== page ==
Destroying or Damaging Commonwealth Property
– section 29 of the Crimes Act 1914
This offence has been repealed. It is replaced by 132.8A of the Criminal Code 1995.
Destroying or Damaging Commonwealth Property is when you damage or destroy property that belongs to the Federal government.
Examples of Destroying or Damaging Commonwealth Property
- A group of people spray paint a tank with peace symbols
- Someone breaks the window of a Minister’s car
What are some of the possible defences to a charge of Destroying or Damaging Commonwealth Property?
- You did not damage or destroy the property
- You did not intentionally damage or destroy the property
There are other possible defences, depending on the circumstances surrounding the alleged offending. Each matter is unique and requires an individual approach and strategy.
Questions in cases like this
- Was any property damaged or destroyed?
- Can they prove you were connected with the damage?
- Did you intend to damage or destroy the property?
Maximum penalty and Court that deals with this charge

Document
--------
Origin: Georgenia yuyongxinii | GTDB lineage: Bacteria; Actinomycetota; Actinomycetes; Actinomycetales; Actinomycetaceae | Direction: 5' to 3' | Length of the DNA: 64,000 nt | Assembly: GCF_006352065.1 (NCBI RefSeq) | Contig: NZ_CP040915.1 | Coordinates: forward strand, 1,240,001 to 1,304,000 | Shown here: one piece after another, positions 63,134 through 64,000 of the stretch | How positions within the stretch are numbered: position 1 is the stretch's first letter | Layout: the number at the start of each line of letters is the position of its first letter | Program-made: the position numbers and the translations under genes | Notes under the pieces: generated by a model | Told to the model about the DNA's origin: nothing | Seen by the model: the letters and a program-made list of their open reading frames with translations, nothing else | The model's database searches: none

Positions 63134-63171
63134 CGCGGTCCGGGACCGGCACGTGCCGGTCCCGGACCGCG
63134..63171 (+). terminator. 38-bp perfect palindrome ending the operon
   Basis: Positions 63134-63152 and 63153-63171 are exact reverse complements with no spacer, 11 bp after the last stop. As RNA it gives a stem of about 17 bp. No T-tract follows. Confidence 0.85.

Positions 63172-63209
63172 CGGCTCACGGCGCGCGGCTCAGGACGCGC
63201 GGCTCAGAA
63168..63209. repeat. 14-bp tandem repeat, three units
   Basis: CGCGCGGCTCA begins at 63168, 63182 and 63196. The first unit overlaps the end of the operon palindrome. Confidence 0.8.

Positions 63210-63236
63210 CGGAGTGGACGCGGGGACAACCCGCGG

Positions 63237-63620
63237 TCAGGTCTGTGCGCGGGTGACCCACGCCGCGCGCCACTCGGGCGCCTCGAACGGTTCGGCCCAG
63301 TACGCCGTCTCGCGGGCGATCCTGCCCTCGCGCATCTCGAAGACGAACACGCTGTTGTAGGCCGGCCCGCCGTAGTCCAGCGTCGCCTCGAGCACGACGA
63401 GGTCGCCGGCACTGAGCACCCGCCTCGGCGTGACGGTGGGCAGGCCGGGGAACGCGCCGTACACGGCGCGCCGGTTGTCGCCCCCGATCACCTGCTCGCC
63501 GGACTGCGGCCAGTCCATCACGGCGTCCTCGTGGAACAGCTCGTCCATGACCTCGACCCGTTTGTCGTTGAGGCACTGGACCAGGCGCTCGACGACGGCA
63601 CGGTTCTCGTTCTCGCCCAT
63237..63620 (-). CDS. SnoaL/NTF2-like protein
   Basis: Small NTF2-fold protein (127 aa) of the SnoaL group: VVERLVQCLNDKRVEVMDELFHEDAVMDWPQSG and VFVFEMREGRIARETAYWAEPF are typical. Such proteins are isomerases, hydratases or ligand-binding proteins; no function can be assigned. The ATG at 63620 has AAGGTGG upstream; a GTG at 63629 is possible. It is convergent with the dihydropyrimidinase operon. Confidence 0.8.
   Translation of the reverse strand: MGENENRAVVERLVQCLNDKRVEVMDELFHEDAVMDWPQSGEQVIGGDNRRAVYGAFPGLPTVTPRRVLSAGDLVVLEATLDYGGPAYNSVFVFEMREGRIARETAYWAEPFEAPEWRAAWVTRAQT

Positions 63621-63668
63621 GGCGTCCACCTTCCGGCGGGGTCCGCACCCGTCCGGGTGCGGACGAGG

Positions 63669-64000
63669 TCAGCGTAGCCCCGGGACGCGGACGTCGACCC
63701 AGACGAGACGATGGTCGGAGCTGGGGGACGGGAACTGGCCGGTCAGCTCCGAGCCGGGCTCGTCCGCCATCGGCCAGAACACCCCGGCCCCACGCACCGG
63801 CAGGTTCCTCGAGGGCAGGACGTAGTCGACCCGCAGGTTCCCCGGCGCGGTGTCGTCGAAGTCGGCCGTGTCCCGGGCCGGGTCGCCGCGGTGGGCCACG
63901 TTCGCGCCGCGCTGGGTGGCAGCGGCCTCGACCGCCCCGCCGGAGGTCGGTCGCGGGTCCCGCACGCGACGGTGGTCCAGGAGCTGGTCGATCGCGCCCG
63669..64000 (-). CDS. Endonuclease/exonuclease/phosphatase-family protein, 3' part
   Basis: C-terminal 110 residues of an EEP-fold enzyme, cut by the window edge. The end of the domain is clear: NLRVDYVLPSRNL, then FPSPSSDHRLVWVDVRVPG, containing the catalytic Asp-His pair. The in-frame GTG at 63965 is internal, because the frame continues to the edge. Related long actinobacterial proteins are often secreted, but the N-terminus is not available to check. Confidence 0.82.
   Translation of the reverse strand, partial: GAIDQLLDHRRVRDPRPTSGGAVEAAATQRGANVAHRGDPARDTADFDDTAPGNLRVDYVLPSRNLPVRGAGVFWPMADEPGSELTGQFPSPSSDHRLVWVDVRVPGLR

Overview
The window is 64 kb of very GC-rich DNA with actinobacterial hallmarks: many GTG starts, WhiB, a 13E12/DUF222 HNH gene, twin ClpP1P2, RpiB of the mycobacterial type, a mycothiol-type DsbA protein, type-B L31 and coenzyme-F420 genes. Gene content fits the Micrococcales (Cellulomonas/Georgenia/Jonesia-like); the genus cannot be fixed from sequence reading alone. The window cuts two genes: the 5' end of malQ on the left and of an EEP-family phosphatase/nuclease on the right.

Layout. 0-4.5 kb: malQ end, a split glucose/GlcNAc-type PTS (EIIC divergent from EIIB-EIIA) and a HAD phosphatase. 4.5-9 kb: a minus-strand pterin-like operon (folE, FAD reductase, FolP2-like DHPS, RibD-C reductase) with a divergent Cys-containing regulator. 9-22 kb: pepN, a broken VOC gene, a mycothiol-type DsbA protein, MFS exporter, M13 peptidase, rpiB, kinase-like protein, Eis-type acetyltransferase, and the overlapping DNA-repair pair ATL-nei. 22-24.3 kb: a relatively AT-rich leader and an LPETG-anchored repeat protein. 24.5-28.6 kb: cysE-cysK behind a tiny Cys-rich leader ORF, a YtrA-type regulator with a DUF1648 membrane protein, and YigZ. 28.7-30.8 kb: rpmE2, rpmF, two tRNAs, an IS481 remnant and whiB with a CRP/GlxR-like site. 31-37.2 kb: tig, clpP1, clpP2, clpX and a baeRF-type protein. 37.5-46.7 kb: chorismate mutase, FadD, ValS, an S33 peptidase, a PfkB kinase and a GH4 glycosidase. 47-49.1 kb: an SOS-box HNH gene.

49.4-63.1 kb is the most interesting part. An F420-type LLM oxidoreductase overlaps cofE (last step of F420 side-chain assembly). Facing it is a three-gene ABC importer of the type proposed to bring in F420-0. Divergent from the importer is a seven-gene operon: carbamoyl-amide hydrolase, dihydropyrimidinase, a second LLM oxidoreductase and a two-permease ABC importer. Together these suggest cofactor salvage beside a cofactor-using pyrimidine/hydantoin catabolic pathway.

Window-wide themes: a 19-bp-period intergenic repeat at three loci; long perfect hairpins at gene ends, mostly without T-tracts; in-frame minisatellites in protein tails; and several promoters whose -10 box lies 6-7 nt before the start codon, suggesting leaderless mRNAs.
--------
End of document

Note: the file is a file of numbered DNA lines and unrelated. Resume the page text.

The maximum penalty for this offence is imprisonment for 10 years.
This is a very serious offence which is heard in the County Court; however sometimes it will be heard in the Magistrates’ Court.
“Can they prove you damaged or destroyed property?”
What is the legal definition of Destroying or Damaging Commonwealth Property?
Intentionally destroying or damaging property belonging to the Commonwealth. Or to any public authority under the Commonwealth.
The section that covers this offence is section 29 of the Crimes Act 1914.1
What can you be sentenced to for this charge?
Your sentence will depend on the kind of damage caused to the property or what kind of property was destroyed. If the property is important and has been completely destroyed, then you may face imprisonment. However if there is only minor damage to property then you are more likely to be fined or placed on a Community Corrections Order.
 Crimes Act 1914 – Section 29
Penalty: Imprisonment for 10 years.
(2) For the purposes of an offence against subsection (1), absolute liability applies to the physical element of circumstance of the offence, that the property is property belonging to the Commonwealth or to any public authority under the Commonwealth.